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Caroline Shaw: Is a Rose; The Listeners

Anne Sofie von Otter (mezzo-soprano), et al; Philharmonia Chorale/Nicholas McGegan (Philharmonia Baroque)

Our rating 
4.0 out of 5 star rating 4.0
CD_PBP12_Shaw

Caroline Shaw
Is a Rose; The Listeners
Anne Sofie von Otter (mezzo-soprano), Avery Amereau (contralto), Dashon Burton (bass-baritone), Caroline Shaw (tape); Philharmonia Baroque Orchestra; Philharmonia Chorale/Nicholas McGegan
Philharmonia Baroque PBP12   49:25 mins

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This intriguing initiative from the Philharmonia Baroque Orchestra (PBO) blends old and new in two appealing commissions for voices and period instruments. Featuring new works by Pulitzer prize-winning composer Caroline Shaw, the disc pairs the orchestral song-cycle Is a Rose with a substantial new oratorio, The Listeners, which aptly celebrates the weight of history alongside the triumph of human progress.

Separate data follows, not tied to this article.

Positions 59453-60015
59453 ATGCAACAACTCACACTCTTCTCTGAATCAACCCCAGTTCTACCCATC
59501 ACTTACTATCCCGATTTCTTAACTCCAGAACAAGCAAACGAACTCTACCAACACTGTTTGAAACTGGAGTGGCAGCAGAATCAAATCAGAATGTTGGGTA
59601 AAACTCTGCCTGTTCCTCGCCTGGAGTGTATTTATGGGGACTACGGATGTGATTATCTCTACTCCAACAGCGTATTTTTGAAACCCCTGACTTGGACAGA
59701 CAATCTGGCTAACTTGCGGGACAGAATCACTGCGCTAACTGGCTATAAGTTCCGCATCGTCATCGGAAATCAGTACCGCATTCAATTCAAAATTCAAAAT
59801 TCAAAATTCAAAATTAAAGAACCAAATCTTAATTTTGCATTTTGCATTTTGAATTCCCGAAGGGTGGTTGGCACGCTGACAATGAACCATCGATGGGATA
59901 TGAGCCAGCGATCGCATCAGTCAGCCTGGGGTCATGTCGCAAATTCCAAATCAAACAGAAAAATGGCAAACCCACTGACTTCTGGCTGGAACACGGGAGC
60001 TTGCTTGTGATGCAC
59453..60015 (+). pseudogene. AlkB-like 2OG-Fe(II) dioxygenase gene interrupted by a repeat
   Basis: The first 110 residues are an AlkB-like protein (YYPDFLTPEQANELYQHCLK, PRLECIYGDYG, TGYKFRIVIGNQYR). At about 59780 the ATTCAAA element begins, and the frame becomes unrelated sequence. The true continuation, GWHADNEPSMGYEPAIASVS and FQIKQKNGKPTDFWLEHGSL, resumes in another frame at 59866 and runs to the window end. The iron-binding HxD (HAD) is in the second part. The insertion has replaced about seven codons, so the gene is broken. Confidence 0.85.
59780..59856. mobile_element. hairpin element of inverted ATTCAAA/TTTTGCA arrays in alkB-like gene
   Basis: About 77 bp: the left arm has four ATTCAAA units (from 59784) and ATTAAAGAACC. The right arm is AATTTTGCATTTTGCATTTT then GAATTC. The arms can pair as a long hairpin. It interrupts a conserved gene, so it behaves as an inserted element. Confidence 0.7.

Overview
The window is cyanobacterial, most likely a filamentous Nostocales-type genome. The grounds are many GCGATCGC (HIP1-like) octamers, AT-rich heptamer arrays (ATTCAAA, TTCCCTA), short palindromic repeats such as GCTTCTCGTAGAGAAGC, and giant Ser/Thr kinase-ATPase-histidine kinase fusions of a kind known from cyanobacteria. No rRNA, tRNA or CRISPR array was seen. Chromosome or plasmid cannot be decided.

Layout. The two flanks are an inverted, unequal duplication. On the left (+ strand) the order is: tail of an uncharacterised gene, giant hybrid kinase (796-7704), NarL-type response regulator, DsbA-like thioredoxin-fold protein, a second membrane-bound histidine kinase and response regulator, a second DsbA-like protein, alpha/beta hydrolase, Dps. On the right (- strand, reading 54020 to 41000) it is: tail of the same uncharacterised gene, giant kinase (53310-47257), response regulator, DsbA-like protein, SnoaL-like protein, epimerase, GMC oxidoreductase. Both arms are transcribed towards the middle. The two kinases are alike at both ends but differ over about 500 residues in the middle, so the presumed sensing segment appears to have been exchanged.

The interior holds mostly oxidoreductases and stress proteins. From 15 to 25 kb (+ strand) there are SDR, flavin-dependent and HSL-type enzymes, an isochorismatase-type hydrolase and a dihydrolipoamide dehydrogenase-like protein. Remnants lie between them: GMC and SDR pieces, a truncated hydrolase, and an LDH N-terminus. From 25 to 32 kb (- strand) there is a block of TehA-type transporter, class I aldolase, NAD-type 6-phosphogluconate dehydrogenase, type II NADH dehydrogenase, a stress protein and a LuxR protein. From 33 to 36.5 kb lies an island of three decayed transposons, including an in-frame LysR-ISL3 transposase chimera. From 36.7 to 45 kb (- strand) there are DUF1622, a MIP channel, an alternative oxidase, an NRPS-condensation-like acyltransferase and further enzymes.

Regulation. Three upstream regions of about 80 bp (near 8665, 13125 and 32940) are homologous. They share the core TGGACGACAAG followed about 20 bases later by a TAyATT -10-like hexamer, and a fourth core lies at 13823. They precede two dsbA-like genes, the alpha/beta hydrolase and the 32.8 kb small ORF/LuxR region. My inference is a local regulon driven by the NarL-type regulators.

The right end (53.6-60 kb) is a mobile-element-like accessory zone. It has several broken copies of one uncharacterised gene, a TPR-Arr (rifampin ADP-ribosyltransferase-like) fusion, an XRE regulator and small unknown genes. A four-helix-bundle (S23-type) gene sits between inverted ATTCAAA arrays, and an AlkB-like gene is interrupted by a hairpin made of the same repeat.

Scored for contralto, bass-baritone, chorus and orchestra, The Listeners explores the precious cargo of the Voyager space probes. Launched in 1977 and still hurtling through space, the two spacecraft carry discs containing images, sounds and messages that represent the accomplishments of humankind. Shaw’s imaginative score, performed with real verve by the PBO, conjures both the ancient and the dazzling mysteries of space travel, while her thoughtfully-compiled libretto spans some five centuries of literature. Shaw’s post-minimalist style is warm, lyrical and predominantly tonal but escapes the saccharine through original use of texture and timbre. A torrent of string pizzicatos swirl like dizzying rainfall to accompany Dashon Burton’s fine bass-baritone in ‘Of a million million’ (setting lines from Tennyson’s Vastness) while Afro-Latina poet Yesenia Montilla’s poem Maps explores contemporary immigration policy to keep the work bang up to date, and is met with suitably spiky performances in the harpsichord and oboe.

The three songs of Is a Rose similarly traverse time, featuring texts by Burns, contemporary poet Jacob Polley and the composer herself. By turns luxurious and restrained, the piece is heard in a radiant performance from Anne Sofie von Otter with beautifully pliant orchestral accompaniment to complete this excellent disc.

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Kate Wakeling